He also criticised the previous Commission for not taking much action against Malta. 

"The previous Commission just sat by idly and did very little," he said, iterating calls for infringement procedures to be initiated against Malta. 

Former EP president urges Dr Muscat to resign immediately

Former EP president Antonio Tajani joined a long list of MEPs calling for Dr Muscat to resign immediately and not wait until January to step down. 

Dr Muscat, he said, should regard Tuesday's debate as a vote of no confidence. 

"Until we have uncovered who is behind the murder, we need to know who was in charge and Dr Muscat is not allowing that to happened. 

"Malta is not that, the Maltese need the country back and this can only happen if Dr Muscat resigns," he said. 

Maltese MEPs have their say

PN MEP Roberta Metsola was the first of the Maltese Euro-parliamentarians to take the floor. 

For years, she said, she has known what the world now knows about the state of the Maltese government. 

"We are closer to justice than ever before but we are not there yet. Dr Muscat is still clinging to power for at least 30 days. He must resign immediately if my country is to move forward," she said. 

The government should also implement "a massive programme of reforms" because after Dr Muscat, "nothing can ever be the same again", Dr Metsola said. 

On her part, Labour MEP Miriam Dalli admitted Malta is facing an "unprecedented situation that has choked the country".

"As the Maltese S&D delegation, we are committed to ensure that the reforms are carried out at a speedier pace. We want to make sure that checks and balances are ingrained. All alleged cases of corruption must be thoroughly investigated, and nobody is above the law. 

"There are currently five ongoing cases on alleged corruption, and we want these concluded," Dr Dalli said.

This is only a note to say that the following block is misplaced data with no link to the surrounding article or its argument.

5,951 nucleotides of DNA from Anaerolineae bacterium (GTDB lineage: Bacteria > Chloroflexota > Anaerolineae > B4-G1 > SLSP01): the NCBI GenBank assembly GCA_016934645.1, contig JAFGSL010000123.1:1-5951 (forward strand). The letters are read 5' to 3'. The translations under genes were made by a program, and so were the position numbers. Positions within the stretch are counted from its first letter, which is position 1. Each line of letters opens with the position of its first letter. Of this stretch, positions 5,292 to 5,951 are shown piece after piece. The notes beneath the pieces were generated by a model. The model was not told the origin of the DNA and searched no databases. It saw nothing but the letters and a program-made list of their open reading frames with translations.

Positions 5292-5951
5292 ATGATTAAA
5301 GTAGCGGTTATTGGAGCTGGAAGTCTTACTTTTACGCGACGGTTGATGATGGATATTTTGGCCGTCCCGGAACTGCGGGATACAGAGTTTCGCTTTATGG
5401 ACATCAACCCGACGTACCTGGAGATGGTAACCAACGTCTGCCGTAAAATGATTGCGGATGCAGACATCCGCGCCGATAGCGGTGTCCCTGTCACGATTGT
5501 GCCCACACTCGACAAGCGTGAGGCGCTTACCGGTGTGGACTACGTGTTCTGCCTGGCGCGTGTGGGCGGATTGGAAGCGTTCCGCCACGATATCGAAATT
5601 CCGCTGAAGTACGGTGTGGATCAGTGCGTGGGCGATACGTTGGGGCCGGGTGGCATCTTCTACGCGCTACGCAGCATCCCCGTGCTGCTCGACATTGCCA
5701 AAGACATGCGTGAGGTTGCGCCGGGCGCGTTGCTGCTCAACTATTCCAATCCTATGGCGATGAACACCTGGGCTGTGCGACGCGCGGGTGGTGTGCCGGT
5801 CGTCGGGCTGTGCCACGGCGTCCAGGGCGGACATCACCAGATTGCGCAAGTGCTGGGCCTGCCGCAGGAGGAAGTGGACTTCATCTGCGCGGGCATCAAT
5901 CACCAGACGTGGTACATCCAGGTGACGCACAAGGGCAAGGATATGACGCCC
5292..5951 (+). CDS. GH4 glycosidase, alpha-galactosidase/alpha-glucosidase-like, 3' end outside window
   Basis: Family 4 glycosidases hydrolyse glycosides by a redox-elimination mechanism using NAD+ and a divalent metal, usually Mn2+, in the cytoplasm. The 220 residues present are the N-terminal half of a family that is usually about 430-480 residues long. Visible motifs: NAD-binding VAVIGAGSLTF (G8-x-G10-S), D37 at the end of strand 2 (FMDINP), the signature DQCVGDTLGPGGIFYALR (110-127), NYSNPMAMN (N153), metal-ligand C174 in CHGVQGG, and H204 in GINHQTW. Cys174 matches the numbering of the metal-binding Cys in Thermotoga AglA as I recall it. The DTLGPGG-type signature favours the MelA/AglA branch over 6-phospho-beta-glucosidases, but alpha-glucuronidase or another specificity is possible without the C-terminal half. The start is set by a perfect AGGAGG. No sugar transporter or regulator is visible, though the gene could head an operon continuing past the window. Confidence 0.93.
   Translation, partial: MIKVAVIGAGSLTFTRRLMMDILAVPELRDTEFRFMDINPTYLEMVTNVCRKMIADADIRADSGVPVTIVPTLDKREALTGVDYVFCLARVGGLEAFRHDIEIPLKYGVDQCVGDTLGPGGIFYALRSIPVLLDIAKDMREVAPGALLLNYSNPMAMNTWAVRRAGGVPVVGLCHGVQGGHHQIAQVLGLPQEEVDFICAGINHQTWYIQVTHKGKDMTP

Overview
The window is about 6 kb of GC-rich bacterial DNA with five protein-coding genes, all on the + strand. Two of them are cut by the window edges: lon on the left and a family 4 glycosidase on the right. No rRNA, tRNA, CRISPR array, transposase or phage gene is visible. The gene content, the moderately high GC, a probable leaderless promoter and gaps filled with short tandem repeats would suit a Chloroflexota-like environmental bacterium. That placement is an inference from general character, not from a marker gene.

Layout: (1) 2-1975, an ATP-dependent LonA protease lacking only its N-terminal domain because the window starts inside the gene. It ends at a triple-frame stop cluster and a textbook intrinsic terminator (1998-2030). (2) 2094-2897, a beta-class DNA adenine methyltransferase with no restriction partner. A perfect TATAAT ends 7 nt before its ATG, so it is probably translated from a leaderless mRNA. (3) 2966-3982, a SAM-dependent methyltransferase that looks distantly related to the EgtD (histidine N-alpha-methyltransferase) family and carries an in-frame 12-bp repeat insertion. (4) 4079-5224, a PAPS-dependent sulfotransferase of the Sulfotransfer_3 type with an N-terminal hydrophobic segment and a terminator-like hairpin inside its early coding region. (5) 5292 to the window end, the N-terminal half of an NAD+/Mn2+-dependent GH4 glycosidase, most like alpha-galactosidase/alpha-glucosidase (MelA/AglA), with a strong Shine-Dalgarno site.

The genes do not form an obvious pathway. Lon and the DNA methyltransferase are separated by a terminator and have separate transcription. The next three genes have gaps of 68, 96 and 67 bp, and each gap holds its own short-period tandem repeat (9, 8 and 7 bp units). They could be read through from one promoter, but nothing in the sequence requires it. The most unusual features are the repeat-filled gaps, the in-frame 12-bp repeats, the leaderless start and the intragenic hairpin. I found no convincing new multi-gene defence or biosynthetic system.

Asked about ministers in Malta claiming the protests organised in recent weeks were a provocation, Dr Dalli said she has always been in favour of protests that are "peaceful and non-violent".

"I do not find myself condemning peaceful protests." 

Fellow Labour MEP Alex Aguis Saliba used his time to praise the police for carrying out investigations that have led to arrests, lambasting the resolution being debated.

"Our institutions are functioning well, and they are not prejudiced and so I think the resolution we have in front of us is unjust," the MEP said. 

Agreeing, Labour MEP Josianne Cutajar also described any action against Malta at this stage as "not beneficial or just". 

Meanwhile, PN MEP David Casa started off by apologising for "the actions of the Maltese government". 

"I never thought I would feel as ashamed of the government as I feel today. 
The Maltese government is not Malta. The real Maltese and Gozitans are in the streets, protesting. The real Maltese are strong and resilient. 

"The Maltese people make me proud that we do not allow anyone to bully us," he said. 

Mr Casa also called on Europe to take action and not just "empty words of monitoring".

Former prime minister and Labour MEP Alfed Sant also said the Maltese want justice. But it would not be just if the "bad actions of a few" affect the entire government, he said.